I am perhaps a bit more concerned about having an unsupervised not-fully-licensed driver on the roads (esp. in the dark!); however, not knowing anything about the strictness (or, perhaps more typically in USAlienstani, laxness) of the licensing / testing, this concern could be a minor point.

  • dcsohl

    School includes home-schooling? So that means if you’re a home-schooling parent you can give your kid permission to drive at night, but everybody else can’t (unless they go with the kid, that is)?

  • John Pieret

    Don’t some churches pride themselves on getting their congregants “drunk in the spirit of the Lord”? Sounds like a damn dangerous place to be sending a teenage driver!

  • Sports?

  • It’s OK, officer, I’m a Rastafarian. Just on my way over to my dealer’s to pick up an ounce of skunk weed for tomorrow morning’s religious ceremony.

    Is he tax exempt? Yeah, I’m pretty sure he doesn’t pay any taxes.

  • Loqi

    What if the driver took communion?

    “Sir, have you been drinking this morning?”

  • Pierce R. Butler

    How often does, say, Neil deG T give lectures between 10 pm and 5 am?

    That may be, otoh, prime time for Satanic Temple events! (They hate to schedule things in conflict with Tyson talks…)

  • Matzo Ball Soup

    @blf #3: “School-sanctioned” might mean it has to be explicitly sponsored by the school itself. Like if the school is putting it on, or the students are required to go to it for a class. I could easily imagine the law being interpreted in such a way that a high-school student going to a lecture at a local university merely out of their own interest doesn’t fall into this category. (IANAL, though.)

  • yoav

    Can’t they just let Jesus take the wheel, he’s over 21.

  • blf

    Matzo Ball Soup@10, Read the clause again. It says (my emphasis) “School or school-sanctioned…”. The emphasized first part, “school”, rather clearly covers events sponsored by school (esp. if attendance is mandatory). The weak point in my@3 is a science teacher recommending (“sanctioning”) an event could be construed to not be covered by the second part (school-sanctioned) on the rather obvious grounds an individual teacher, or even an entire department, is not a school.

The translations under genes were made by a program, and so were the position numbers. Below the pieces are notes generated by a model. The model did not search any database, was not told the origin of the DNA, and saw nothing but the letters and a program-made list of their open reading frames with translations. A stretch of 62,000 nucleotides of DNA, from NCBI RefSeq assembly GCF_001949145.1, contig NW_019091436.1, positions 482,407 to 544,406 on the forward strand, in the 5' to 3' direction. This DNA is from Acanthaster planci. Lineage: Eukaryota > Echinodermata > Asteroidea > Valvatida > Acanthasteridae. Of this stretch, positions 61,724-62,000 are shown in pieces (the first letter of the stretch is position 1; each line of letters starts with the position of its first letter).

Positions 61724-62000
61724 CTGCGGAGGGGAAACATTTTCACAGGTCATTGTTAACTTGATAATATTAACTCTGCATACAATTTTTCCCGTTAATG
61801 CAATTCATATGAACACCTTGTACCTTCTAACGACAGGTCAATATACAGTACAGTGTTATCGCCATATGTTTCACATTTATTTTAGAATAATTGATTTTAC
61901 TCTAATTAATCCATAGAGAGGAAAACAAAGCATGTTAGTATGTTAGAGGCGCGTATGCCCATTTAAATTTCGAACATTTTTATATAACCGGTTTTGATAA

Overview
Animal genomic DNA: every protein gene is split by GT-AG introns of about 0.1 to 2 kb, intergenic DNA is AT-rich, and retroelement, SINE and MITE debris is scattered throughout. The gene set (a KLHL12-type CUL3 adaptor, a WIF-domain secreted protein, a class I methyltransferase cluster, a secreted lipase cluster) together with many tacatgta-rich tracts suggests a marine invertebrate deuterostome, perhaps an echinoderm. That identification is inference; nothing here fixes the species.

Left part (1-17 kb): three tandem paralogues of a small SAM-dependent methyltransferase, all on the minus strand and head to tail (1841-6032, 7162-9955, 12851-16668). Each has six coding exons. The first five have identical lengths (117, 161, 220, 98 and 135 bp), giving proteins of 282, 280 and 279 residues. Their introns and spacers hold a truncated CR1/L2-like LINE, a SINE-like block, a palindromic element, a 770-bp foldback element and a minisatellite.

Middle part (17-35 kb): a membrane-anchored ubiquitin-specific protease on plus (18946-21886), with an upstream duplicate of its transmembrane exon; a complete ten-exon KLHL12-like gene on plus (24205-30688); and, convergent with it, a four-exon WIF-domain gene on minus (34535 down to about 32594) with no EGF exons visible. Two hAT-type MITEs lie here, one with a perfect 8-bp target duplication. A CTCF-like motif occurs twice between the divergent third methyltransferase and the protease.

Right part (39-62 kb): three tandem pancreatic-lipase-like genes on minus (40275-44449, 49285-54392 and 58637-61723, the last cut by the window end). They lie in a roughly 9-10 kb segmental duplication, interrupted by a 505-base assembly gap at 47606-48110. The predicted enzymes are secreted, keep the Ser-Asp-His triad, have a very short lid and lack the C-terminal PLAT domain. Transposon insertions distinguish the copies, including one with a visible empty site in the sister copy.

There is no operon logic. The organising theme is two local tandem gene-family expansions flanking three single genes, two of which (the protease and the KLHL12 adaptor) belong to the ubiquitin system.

I said nothing about a group of students attending strictly out of their own interest. Don’t conflate that with a teacher, department, or school sanctioning (recommending) the event. I concur the law does not seem to cover the “out of own interest” case, but suggest a sufficiently-motivated group of students could ask / obtain the necessary “sanctioning” from a friendly teacher — or do the more obvious and probably(?) simpler thing of arranging for a ride.

  • Saad

    Loqi, #8

    What if the driver took communion?

    They would check the driver’s BBC (Blood Blood Concentration).

  • Beth

    I agree with blf. A creationist-evolutionist debate could qualify too.

    I really don’t see this as an example of religious privilege. It seems to me that it’s only privileging it to the extent that educational activities and athletic activities are also privileged. Why is this a problem for you?